The full back-page advert in the Scottish Catholic Observer portrayed a photo of Lord Reid alongside his personal plea for readers to vote No in September's referendum, but it is alleged that he broke electoral law by failing to specify who had promoted or paid for the advert.
Sarah Mackie, of the Electoral Commission, said: "I can confirm that we have received a complaint regarding an alleged breach of the referendum rules on imprints.
"We are now considering the complaint and are unable to comment any further while the matter remains under consideration."
Lord Reid is pictured alongside quotes urging readers: "I am a proud Scot and want the best for our country. That's why I will be voting No to separation in September.
"A No vote is a vote to protect the best interests of Scotland and its people. Being part of the UK means we can have the best of both worlds for Scotland.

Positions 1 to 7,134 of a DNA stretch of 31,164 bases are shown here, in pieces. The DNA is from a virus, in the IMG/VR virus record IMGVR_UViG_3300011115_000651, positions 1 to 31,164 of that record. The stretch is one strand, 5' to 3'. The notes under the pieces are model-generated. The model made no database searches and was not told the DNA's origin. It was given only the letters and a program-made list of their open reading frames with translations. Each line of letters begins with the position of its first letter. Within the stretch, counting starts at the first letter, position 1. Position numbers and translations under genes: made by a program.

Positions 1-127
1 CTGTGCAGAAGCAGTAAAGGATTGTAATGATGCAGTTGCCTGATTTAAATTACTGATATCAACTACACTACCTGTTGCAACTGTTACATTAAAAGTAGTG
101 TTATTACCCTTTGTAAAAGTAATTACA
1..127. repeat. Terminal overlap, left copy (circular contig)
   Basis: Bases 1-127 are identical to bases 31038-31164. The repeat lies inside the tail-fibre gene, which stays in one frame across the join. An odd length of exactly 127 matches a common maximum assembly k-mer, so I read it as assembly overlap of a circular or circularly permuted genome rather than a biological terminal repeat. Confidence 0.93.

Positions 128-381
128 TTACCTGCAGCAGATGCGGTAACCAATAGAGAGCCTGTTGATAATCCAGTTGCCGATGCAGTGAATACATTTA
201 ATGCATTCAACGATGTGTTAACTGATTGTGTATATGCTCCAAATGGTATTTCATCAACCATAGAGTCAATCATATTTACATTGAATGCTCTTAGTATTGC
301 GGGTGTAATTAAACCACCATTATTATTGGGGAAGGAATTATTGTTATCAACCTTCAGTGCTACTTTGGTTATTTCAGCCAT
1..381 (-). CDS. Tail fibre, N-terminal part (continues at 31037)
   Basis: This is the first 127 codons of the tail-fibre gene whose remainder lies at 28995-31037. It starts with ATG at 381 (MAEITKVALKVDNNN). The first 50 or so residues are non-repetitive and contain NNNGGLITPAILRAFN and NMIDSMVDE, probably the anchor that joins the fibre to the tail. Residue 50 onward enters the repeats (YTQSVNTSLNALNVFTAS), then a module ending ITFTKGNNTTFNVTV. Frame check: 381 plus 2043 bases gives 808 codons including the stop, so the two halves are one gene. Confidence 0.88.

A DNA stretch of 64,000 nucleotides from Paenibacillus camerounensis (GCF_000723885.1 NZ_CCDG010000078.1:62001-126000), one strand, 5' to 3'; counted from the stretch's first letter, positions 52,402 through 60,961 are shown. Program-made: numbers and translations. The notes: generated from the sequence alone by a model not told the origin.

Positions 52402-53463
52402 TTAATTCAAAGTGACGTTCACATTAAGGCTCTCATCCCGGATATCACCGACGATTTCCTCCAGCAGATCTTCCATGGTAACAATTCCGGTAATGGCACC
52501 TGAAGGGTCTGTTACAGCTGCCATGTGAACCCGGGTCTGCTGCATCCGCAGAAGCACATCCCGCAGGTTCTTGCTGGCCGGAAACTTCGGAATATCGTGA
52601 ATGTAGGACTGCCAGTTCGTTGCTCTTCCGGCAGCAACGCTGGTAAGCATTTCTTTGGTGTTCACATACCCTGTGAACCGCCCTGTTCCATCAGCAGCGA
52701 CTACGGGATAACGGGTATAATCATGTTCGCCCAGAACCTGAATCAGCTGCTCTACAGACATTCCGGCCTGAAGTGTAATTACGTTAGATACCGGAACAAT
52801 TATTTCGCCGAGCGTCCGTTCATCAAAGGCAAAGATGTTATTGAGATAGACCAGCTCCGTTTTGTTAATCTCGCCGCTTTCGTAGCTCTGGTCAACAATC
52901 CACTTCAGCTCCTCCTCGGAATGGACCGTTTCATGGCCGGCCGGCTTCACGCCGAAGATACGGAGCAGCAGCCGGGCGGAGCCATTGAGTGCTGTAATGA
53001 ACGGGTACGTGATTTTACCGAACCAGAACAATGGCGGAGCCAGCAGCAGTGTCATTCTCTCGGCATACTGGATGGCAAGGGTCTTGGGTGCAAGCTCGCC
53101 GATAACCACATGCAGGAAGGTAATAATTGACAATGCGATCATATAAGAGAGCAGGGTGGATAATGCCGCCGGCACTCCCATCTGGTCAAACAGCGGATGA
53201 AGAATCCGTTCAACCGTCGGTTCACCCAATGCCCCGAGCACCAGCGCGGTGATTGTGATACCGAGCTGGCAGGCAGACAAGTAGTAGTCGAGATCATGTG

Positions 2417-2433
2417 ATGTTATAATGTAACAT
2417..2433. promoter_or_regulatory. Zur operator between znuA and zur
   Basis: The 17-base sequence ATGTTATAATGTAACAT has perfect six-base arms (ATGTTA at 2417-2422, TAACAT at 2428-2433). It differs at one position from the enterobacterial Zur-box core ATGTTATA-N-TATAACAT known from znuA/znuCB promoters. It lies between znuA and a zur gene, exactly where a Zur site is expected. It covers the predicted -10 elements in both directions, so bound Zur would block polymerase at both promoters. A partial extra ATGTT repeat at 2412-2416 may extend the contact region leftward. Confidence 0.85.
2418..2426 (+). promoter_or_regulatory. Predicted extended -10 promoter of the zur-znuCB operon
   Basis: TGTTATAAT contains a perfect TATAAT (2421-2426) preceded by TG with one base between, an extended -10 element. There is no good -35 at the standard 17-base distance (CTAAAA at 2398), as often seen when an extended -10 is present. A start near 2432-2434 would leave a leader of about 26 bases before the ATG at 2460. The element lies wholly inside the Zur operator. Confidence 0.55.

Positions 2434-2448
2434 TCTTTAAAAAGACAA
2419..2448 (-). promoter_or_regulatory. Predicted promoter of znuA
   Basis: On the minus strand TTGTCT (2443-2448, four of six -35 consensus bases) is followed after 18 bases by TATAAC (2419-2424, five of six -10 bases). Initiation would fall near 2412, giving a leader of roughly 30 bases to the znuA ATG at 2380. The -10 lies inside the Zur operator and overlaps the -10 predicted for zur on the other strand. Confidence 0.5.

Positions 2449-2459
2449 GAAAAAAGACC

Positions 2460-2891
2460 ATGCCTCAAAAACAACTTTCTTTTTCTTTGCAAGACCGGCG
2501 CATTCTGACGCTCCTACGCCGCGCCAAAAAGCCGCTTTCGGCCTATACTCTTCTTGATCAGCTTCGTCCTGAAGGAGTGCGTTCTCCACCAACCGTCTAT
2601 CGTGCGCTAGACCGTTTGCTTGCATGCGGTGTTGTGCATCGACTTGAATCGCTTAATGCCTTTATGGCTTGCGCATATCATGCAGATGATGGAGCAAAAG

"We can have our own unique identity here in Scotland and benefit from the security of something that comes from being part of something bigger. Only separation puts that at risk."
He signed the statement: John Reid, former Labour Cabinet Minister and former chairman of Celtic FC.
The problem for Lord Reid is that a political advertisement appeared without the imprint required under electoral law, stating who is promoting and paying for it. Also, if he is paying himself for a series of adverts over the next three months it may trigger the outlay requiring him to register individually as a permitted participant in the process.
The Better Together Campaign indicated that it had no part in placing the adverts, with sources pointing to an individual donor.